Does having breakfast in the hotel's grass
I appreciated that lunch was part of the class fee. We had a plethora of choices from The Depot which was almost across the street from the classroom.  I liked walking to lunch and having a change of scenery for an hour. The classroom had good lighting.  I liked that the parking was close to the outer door or the classroom.

I liked the Ponderosa Lodge (Best Western Hotel) where we stayed. The staff was super friendly and helpful. The breakfast that was part of our room was extra nice. We learned the eggs, sausage and potatoes were catered from The Sisters Saloon! We sampled the hotel amenities and had a personal view of the local wildlife.

On our first morning in Sisters, JoJo opened the curtains and saw a couple deer munching on the hotel grass.  Later, they moved just outside our patio door. As we were leaving for class, we saw two bucks that were munching the shrubbery outside the Hotel office!

I enjoyed a couple of dinners from Sno Cap during our stay too. If you are in Sisters, visiting Sno Cap, a little burger joint, is a must for the milkshakes alone! When I was a kid, it was the biggest deal to stop for a milkshake there. Had my family had more funds, I imagine that we would have been treated to burgers and fries too. The food is made to order and I chuckled at the signage that read "This is not fast food!"

All in all, it was all a terrific experience. I grew up in Central Oregon, actually about forty miles north of where Sisters is located. It was nice to reacquaint myself with frosty mornings and 70 degree afternoons! It was extra special to share the experience with JoJo. As for the "rest" of the story with the butterfly, I have many more hours ahead. As I play with the pieces and get more of the sections filled, I'll post my progress.

Next up is stitching the font samples of alphabets in my embroidery software.

Wednesday, October 10, 2018

Licensed to Cut Loose--post 1

Susan giving the intro to her technique
At the end of September, my friend JoJo and I took a class in Sisters, Oregon from Susan Carlson. Ever since I saw Susan on an episode of "The Quilt Show," I have wanted to take a class from her. Susan lives in Maine so opportunities to learn from her when I live in Oregon were limited! JoJo noticed from one of her blog posts that she was going to be in Oregon teaching two classes at the Stitchin' Post.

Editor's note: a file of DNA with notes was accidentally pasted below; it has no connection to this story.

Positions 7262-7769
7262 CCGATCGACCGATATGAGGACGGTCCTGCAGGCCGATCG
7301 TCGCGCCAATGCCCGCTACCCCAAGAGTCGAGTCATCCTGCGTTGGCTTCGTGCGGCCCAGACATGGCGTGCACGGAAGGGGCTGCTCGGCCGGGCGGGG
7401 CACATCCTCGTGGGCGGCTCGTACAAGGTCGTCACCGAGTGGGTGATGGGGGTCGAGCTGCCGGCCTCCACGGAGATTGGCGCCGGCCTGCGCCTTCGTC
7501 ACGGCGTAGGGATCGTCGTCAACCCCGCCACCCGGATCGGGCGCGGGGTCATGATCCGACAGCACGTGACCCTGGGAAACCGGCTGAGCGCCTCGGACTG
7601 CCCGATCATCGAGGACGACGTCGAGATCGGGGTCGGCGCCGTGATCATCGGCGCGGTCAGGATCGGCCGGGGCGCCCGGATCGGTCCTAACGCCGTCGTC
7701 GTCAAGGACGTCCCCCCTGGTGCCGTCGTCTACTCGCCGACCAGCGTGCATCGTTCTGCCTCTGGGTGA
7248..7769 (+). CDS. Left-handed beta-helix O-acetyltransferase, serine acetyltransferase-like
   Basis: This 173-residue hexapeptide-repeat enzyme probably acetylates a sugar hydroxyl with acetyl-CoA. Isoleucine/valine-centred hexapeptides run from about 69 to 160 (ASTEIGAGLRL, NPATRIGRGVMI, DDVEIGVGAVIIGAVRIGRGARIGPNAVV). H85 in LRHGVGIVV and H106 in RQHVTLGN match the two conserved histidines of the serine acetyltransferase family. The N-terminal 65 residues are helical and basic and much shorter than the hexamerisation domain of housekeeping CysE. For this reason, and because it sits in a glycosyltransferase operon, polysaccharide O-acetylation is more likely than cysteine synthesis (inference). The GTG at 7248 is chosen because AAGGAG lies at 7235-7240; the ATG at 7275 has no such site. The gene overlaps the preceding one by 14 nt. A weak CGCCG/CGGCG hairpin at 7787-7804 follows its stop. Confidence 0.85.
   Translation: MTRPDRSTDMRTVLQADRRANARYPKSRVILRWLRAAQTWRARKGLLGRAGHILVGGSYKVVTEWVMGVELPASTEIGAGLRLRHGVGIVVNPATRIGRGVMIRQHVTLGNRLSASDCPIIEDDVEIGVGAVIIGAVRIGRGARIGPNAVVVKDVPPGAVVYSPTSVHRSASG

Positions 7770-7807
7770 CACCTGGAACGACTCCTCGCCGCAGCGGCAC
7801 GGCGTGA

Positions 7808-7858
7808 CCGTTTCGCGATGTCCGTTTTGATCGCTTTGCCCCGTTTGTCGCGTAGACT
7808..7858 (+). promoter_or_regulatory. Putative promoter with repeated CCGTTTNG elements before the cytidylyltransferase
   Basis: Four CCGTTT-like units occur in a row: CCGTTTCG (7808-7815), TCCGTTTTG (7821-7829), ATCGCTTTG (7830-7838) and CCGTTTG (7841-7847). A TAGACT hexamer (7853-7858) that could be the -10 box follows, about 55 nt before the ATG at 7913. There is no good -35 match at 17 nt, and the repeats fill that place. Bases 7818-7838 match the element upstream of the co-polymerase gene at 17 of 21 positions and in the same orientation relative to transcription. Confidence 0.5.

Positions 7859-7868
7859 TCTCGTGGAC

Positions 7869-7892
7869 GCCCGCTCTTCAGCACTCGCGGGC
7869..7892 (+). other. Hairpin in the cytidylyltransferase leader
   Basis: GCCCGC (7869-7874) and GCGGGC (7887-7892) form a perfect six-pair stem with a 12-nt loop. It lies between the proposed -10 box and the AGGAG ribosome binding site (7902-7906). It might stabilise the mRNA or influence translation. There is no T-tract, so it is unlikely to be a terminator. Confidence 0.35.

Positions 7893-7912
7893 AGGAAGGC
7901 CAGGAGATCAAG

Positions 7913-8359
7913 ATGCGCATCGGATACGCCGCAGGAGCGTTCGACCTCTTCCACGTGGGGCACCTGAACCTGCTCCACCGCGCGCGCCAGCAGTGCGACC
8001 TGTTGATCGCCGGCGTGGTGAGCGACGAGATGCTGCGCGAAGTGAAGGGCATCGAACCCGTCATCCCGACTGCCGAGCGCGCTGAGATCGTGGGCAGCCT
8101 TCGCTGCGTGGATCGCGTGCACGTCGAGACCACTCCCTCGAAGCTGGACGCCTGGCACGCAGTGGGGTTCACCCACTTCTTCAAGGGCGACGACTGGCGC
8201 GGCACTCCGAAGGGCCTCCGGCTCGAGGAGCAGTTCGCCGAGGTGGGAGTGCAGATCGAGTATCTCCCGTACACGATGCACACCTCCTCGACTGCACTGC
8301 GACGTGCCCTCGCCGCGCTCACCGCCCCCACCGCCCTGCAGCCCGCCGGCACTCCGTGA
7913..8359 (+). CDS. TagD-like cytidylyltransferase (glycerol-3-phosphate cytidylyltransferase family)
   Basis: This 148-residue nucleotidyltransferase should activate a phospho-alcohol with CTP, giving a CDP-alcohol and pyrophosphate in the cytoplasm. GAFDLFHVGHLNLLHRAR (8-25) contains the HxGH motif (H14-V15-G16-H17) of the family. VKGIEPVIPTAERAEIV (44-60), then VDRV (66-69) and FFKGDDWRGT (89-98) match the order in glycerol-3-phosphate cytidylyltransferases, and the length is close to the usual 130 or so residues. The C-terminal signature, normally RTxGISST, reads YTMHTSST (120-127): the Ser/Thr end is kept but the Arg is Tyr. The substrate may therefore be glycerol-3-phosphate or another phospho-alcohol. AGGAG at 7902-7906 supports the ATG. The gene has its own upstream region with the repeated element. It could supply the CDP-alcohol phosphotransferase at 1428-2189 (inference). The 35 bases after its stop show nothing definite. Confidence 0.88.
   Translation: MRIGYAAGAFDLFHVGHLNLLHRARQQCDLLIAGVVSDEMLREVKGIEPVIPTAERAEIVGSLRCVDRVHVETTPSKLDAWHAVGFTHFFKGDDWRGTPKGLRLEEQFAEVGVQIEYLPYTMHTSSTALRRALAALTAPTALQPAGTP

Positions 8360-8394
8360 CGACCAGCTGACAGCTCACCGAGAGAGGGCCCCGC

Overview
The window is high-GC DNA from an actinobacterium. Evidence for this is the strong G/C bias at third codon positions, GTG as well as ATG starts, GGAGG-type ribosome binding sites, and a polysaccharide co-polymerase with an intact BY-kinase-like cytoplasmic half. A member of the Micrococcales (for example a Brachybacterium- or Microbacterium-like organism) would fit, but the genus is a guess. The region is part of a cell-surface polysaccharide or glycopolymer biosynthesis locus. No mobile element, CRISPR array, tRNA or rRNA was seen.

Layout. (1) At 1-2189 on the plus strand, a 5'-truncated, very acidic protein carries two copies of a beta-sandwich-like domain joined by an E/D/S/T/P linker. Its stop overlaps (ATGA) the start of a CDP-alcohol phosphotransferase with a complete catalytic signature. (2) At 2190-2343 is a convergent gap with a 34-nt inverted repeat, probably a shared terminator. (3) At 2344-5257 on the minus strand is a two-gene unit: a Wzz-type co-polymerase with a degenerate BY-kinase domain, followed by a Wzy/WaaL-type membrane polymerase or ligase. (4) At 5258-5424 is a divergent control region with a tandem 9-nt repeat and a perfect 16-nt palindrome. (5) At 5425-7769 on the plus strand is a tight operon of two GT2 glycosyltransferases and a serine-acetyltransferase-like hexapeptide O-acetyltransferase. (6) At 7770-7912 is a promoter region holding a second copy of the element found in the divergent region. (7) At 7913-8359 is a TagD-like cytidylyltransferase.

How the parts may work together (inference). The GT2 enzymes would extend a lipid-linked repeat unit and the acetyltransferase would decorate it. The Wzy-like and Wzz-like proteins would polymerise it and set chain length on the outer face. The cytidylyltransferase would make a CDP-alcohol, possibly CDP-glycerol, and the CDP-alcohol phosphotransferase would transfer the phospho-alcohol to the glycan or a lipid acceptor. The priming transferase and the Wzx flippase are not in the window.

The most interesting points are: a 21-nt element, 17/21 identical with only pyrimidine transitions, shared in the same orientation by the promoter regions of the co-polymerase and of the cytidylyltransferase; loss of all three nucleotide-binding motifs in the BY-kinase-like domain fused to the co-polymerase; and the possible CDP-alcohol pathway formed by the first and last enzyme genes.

Immediately, we signed up for the only open class which was a two day class to learn Susan's technique. I signed up March of 2017 for the September 2018 class!

Fabrics ready for play time
You had the choice of collaging a fish, a bug or a butterfly. I chose a butterfly. I was excited because I have been saving scraps for years. I reviewed the supply list. Batiks seemed to be the favored fabrics. I had a bunch of batiks that had a design in the fabric. I didn't have many of large motif prints; but, I took what I had.

I sorted my scraps into colors. I took a tub of batik scraps from Martha's sewing room. I reviewed the blog posts recommended to read. I reviewed Susan's book. I purchased the swallowtail butterfly pattern, enlarged it and transferred it to a piece of muslin. I was ready for class.

Learning to cut interesting lines
In the first hour of the class, Susan talked about fabric selection and she brought out samples. She told us to cut some shapes about the size of our palm with gentle curves. Oh-oh. . . .I was in trouble as my scraps were mostly small. I tried to so as she suggested. I did understand the importance of having a selection of scraps that were more like chunks instead of strips and squares!

Susan giving a "smoosh" lesson

After my first critique with Susan, she suggested that I build one side of the butterfly which was a great thought. As I pulled my scraps, I put aside similar scraps for the other side. She said the first step of the process was like a rough draft or the messy stage. The second step was the second draft and a refining of the shape stage. I learned to cut the shapes following the lines on the design. If there weren't lines on the design, I learned different ways of cutting the edge so that there would be an interesting line shape.

At the end of the first day, I learned that I would have been much further along had I a collection of Kaffe type prints. Susan suggested that I not trim the scraps and to use the shapes that I had as they were.
Rough draft or the messy stage

Then, she demonstrated what she meant. In about ten minutes, she moved some shapes around in her method of working with fabrics. I can tell that the smooshing and placement of fabrics is a Zenlike process for her. Her parting words of wisdom to me was to "cut loose!"

I took the project and my scraps back to the hotel and spent another four hours trying to make some progress.  It was tough. I liked the smaller shapes; but, it is a class. I paid a huge fee so it was to my betterment to follow through with her advice in doing the homework. (At least, this was some of the self-talk I engaged in as I worked.)